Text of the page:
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Generative AI: Less alert fatigue, more code sloppiness

Generative AI: Less alert fatigue, more code sloppiness

Contrast CISO David Lindner: Generative AI could revolutionize application development. But before you get all misty-eyed, please do remember that it’s trained on the world’s code base and may well regurgitate whatever “oops!” it ingests. 

Are your devices exploding with cybersecurity alerts? Do you have more open browser tabs than you can count? Incidents popping up constantly? 

Are your synapses short-circuiting because your resource-starved team just can’t keep up, your systems don’t always play nice with each other and you know it’s just inevitable that you’re going to miss something important? 

If you answered “yes” (and of course you did, because what cybersecurity teams aren’t frazzled by alert fatigue?), then you’re probably tingling with delight over the prospect of generative artificial intelligence (AI) swooping in to help. 

Contrast CISO David Lindner is in the same boat. That’s why he’s both excited by the prospect of generative AI helping out with security … and leery about the vulnerabilities it could reproduce in code automatically churned out for exhausted software engineers. 

Please, just make the alerts shut up

When it comes to the “exciting” side of the coin, Lindner called out Microsoft’s recently released Security Copilot AI service in a recent CISO Insight column. “[Microsoft Security Copilot’s release]  is exciting for all security teams, especially those who are dealing with alert fatigue and constrained resources,” he said. 

Copilot is just one of many generative AI security tools and services that have been introduced since ChatGPT was launched as a prototype on Nov. 30, 2022. As Microsoft describes it, the service will enable users to ask natural language questions and commands, such as “What are all the incidents in my enterprise?” “Give me information on this code snippet,” or even information about incidents or alerts from your other security tools.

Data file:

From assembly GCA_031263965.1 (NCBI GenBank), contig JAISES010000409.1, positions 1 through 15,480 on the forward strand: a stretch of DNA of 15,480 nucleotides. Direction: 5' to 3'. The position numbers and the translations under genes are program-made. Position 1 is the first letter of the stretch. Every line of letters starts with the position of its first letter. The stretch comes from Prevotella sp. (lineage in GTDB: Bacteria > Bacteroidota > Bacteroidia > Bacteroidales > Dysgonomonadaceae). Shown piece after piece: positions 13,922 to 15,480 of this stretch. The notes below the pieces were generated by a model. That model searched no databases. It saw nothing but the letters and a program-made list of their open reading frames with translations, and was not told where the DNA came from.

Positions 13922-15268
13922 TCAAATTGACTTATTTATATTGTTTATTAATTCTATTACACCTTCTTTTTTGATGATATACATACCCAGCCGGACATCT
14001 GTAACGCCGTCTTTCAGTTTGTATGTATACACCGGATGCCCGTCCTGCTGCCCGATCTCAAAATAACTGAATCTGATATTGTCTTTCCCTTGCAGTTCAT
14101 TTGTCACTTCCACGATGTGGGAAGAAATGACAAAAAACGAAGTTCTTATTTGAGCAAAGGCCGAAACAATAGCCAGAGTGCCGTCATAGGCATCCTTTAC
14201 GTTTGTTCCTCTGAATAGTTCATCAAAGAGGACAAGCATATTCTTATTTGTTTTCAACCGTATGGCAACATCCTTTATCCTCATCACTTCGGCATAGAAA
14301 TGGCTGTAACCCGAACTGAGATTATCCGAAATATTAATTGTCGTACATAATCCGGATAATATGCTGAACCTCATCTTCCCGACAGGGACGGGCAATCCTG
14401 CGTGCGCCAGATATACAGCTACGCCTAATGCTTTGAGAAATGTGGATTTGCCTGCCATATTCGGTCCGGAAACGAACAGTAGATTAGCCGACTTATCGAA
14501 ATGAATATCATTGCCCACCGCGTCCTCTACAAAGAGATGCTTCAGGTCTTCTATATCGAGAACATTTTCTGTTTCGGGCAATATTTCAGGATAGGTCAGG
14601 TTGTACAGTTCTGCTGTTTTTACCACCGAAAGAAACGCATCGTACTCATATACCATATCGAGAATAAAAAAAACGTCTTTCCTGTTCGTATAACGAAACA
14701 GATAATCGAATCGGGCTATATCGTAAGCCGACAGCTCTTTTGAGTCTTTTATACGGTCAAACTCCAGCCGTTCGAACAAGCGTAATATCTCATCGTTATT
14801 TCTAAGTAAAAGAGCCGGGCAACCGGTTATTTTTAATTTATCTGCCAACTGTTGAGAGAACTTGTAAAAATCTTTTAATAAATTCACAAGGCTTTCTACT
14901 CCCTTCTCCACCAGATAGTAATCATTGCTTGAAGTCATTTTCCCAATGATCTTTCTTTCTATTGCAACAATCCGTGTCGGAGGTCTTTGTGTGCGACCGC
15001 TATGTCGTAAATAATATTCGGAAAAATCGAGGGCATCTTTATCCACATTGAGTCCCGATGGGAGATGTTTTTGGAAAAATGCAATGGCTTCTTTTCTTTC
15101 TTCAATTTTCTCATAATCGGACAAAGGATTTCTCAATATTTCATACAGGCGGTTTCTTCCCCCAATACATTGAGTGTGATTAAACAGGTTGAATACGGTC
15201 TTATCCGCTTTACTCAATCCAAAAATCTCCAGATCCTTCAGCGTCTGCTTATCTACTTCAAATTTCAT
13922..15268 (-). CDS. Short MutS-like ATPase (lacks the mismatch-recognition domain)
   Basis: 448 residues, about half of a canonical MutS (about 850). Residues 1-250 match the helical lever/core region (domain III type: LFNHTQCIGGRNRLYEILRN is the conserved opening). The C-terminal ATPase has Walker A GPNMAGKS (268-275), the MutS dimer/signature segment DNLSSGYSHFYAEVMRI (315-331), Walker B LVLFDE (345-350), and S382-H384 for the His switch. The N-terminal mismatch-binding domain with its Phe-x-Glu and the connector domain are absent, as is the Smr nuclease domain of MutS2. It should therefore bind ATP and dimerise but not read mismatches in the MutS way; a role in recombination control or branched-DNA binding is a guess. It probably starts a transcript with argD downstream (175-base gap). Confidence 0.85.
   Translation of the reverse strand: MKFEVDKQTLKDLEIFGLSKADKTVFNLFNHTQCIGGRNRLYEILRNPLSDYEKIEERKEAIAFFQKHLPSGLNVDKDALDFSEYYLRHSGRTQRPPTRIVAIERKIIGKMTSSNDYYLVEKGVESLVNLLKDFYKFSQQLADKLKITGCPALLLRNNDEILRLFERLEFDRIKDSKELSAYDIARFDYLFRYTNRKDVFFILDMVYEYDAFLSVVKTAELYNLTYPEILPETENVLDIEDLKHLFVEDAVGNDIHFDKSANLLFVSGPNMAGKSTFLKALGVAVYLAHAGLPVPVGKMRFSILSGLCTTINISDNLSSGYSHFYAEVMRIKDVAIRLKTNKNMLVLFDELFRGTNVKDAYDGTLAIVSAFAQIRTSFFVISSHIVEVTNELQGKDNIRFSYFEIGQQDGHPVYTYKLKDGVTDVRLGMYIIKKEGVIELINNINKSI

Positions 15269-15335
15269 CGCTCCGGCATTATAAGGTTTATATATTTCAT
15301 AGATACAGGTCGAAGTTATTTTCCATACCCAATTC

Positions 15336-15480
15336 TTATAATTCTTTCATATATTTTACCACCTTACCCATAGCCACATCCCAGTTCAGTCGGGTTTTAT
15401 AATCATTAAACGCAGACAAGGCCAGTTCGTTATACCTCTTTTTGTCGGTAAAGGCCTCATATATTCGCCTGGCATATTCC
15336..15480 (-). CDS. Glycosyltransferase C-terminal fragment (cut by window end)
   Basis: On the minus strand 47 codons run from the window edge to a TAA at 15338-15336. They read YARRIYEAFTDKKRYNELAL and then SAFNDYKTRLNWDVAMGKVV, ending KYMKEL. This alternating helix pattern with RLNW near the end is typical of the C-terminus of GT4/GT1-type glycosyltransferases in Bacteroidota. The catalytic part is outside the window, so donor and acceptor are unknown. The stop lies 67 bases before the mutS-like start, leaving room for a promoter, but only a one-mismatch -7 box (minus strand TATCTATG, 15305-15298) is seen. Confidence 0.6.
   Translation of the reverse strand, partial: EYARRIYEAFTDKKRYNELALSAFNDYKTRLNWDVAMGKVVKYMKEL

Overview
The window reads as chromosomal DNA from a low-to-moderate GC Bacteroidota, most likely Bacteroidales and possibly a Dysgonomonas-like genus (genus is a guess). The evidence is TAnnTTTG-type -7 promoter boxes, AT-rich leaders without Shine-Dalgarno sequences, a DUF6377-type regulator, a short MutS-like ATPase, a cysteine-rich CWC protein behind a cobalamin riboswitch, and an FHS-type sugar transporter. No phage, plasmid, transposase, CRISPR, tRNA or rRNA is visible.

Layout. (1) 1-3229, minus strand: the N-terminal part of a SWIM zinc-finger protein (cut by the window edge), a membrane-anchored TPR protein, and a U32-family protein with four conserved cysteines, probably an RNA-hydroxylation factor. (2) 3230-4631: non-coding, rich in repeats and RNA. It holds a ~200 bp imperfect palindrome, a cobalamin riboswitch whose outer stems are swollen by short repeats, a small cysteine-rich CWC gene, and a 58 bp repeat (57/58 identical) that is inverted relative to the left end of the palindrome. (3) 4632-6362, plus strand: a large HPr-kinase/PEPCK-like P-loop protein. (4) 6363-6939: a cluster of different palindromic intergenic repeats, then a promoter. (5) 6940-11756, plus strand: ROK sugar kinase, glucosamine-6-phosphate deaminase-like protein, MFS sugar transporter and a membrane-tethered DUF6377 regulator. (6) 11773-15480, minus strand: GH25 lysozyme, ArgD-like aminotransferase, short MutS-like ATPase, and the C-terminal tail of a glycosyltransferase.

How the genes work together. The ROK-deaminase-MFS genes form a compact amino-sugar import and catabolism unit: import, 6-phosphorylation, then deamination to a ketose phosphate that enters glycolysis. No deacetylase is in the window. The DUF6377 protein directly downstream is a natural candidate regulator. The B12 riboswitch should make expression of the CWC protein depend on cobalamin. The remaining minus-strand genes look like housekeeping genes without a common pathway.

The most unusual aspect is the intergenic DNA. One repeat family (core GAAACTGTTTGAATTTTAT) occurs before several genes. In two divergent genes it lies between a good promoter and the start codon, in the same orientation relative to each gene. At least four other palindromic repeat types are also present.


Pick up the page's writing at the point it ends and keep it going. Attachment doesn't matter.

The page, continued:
But when it comes to alert fatigue and constrained resources, there's the flip side of the coin, Lindner said: “We can never have enough alerts to learn what's going on in our environments, on our laptops, in our systems, whatever. But at the same time we're always in continual alert fatigue. “It's like, ‘Oh, add this alert,’ ‘Oh, add this alert,’ and then also, ‘Holy sh*t, I've got a lot of alerts!’”

Checking out all those alerts has entailed a ton of manual work, and that means that inevitably, you’ll miss things. That’s why security information and event management (SIEM) was invented: The systems combine security information management and security event management to provide real-time analysis of security alerts generated by applications and network hardware. 

Still, “SIEMs aren't perfect,” Lindner says. “And you know they're not going to integrate with all your tools or understand your environment,” he says — especially in a software-as-a-service- (SaaS-) first environment such as Contrast’s. “If you can bring in a powerful … tool like Microsoft Security Copilot that can help alleviate some of those pains, at least in my eyes, I can see how that would function,” Lindner said. 

Microsoft promises that Copilot will enable teams to “defend at machine speed;” to synthesize data from multiple sources into clear, actionable insights; and to allow them to respond to incidents “in minutes instead of hours or days.”

Don’t let your security principles slip

The appeal is easy to see. "Generative AI is exciting for software developers, and it should be,” Lindner said. “The speed and efficiency at which code is delivered should increase dramatically.”